The Bride Will Keep Her Name

It's easy to feel like you've lost a few IQ points when reading chick lit these days. Fortunately, Jan Goldstein's The Bride Will Keep Her Name is more than just your average guilty-pleasure beach read. This surprisingly incisive, fun story goes beyond sappy-romance conventions and dips fabulously in mystery, political intrigue, spy-novel thrills, and laugh-out-loud comedy. Manhattan art gallery manager Maddison Mandelbaum is engaged to a handsome, ambitious reporter, but one week before the wedding, she gets an anonymous email linking him to the death of a call girl with Eliot Spitzer–like connections. Her fast-paced investigation to uncover whether her man is fianc‚ or fugitive has the momentum of The Da Vinci Code -- and a similar touch of unrealistic, magical convenience -- but Bride shines most in its heartfelt exploration of a deliciously intriguing question: Do we ever really know the people we love? Through uncovering layers of personal and familial secrets, Madison learns that a successful marriage has less to do with knowing absolutely who your partner is before the wedding and more with being willing to find out for the rest of your life. "That's part of the fun. And the nightmare," says her wise dad, Marty, whose relationship with her is the most poignant aspect of the book. Goldstein's accessible, unclunky writing keeps the pages turning, and his knack for tapping into the female psyche is astonishing. Raising daughters with his wife, Bonnie, he has said of writing this novel, "There's long been a twenty-eight-year-old bride inside of me just waiting to burst out." With a story this entertaining, maybe more men should get in touch with their feminine side.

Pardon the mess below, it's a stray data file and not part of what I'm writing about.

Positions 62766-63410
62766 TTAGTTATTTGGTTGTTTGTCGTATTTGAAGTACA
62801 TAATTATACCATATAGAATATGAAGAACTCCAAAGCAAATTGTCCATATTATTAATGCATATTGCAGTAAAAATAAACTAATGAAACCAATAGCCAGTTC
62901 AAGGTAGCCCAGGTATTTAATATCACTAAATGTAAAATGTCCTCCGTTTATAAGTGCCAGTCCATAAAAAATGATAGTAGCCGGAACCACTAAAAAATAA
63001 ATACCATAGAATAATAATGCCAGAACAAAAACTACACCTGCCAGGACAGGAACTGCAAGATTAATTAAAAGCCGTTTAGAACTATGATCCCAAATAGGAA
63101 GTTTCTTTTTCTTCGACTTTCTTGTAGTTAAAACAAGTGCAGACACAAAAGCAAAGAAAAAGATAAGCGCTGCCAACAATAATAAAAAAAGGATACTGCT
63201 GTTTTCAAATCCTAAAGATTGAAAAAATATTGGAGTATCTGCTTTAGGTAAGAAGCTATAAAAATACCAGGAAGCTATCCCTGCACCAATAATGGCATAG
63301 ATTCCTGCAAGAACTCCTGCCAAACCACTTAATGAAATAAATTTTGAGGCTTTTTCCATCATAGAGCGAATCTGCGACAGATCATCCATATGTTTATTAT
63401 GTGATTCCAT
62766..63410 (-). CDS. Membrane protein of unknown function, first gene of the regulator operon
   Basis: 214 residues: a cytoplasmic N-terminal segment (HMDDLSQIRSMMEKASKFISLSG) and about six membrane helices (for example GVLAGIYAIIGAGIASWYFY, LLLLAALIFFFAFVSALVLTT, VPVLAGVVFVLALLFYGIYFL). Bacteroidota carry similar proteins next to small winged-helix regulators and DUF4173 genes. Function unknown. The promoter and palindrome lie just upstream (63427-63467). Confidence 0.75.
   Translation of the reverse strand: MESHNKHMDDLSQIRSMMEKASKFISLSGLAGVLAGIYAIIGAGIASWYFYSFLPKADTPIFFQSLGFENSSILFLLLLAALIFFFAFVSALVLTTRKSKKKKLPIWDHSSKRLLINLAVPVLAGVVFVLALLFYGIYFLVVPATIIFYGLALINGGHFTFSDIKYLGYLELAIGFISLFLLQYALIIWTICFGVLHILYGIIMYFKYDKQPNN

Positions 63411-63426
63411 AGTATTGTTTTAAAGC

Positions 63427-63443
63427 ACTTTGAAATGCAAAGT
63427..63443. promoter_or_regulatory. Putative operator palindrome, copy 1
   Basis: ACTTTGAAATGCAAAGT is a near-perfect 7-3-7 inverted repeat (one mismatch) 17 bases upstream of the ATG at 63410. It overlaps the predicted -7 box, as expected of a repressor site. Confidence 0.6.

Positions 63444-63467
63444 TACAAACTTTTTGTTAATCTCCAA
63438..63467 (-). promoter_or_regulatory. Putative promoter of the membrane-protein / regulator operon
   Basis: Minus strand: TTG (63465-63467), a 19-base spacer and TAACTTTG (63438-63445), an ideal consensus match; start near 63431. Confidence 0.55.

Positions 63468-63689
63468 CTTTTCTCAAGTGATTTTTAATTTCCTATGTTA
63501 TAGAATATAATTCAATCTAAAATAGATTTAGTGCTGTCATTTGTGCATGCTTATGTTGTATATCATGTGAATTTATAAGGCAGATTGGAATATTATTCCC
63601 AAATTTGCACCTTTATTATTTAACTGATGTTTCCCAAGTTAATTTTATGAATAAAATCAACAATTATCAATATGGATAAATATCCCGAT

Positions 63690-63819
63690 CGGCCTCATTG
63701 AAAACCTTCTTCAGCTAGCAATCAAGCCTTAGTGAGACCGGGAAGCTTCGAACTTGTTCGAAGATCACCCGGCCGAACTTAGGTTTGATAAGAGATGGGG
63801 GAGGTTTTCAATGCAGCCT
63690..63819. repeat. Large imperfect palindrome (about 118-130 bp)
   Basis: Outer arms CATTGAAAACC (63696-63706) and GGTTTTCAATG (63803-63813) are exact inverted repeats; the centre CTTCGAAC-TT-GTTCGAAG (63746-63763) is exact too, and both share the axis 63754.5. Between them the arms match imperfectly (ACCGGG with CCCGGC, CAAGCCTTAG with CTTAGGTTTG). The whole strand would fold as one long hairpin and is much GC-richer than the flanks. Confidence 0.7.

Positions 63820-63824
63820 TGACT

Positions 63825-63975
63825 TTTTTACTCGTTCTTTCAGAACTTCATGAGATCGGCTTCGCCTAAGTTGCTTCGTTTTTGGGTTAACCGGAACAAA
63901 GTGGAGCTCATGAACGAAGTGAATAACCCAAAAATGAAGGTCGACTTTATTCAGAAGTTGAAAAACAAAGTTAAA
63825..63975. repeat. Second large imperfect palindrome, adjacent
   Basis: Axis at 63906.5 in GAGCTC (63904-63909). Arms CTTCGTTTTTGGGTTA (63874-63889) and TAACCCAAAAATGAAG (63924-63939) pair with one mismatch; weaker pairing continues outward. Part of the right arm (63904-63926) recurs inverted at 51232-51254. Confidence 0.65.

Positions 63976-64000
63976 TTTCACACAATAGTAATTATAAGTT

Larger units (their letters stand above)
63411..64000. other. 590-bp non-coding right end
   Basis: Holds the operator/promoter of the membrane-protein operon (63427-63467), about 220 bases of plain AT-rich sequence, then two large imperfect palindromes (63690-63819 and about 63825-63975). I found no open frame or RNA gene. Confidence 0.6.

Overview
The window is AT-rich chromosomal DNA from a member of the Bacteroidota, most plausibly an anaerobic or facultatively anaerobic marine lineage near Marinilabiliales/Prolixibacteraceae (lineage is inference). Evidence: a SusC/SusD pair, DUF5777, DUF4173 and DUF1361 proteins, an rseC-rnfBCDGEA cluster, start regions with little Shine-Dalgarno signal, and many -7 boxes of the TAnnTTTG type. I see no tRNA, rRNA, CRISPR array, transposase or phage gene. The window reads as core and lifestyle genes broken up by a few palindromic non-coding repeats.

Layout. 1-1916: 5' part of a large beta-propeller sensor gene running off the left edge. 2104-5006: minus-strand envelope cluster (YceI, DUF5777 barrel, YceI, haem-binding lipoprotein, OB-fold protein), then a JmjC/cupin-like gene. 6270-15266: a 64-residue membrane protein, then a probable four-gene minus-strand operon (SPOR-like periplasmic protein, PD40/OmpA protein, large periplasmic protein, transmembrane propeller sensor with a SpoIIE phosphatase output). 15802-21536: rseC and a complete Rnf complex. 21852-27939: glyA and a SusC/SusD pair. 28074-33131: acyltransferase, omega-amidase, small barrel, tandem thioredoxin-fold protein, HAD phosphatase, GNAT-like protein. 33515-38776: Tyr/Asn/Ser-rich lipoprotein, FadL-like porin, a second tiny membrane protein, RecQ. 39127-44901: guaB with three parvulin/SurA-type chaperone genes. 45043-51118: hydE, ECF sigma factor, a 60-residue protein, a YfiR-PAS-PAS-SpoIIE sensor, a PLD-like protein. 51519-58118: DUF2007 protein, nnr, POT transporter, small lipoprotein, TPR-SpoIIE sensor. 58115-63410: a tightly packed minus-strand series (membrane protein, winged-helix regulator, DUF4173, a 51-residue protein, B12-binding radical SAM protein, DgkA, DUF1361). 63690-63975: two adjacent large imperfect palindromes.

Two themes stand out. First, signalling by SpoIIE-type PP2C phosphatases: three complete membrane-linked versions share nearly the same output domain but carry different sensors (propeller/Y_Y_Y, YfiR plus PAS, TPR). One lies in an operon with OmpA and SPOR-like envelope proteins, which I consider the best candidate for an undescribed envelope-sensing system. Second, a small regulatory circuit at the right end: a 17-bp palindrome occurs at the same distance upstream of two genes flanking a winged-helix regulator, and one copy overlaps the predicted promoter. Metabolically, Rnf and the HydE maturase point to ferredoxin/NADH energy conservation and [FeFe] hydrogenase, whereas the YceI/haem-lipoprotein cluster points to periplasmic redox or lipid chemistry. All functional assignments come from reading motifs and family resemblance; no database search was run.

July 24: On this day in 1725 John Newton, the slave trader-preacher who wrote the hymn "Amazing Grace," was born.

Crime fiction legends Dennis Lehane and Michael Connelly discuss the new book that unites their beloved sleuths Patrick Kenzie and Harry Bosch.

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Books, CDs, DVDs to know about now
Paradise and Elsewhere

Canadian short story marvel Kathy Page emerges as the Alice Munro of the supernatural from these heartfelt tales of shapeshifting swimmers, mild-mannered cannibals, and personality-shifting viruses transmitted through kisses.

Pastoral

When a persuasive pastor arrives in a sleepy farm town, his sage influence has otherworldly results (talking sheep, a mayor who walks on water). But can he pull off the miracle of finding kindly local Liz Denny the love of her life?  Small wonder looms large in this charmer from Andre Alexis.

The Hundred-Year House

When a poetry scholar goes digging through the decrepit estate of his wife's family to uncover a bygone arts colony's strange mysteries, he awakens a tenacious monster: his mother-in-law. A wickedly funny take on aging aristocracies from author Rebecca Makkai (The Borrower).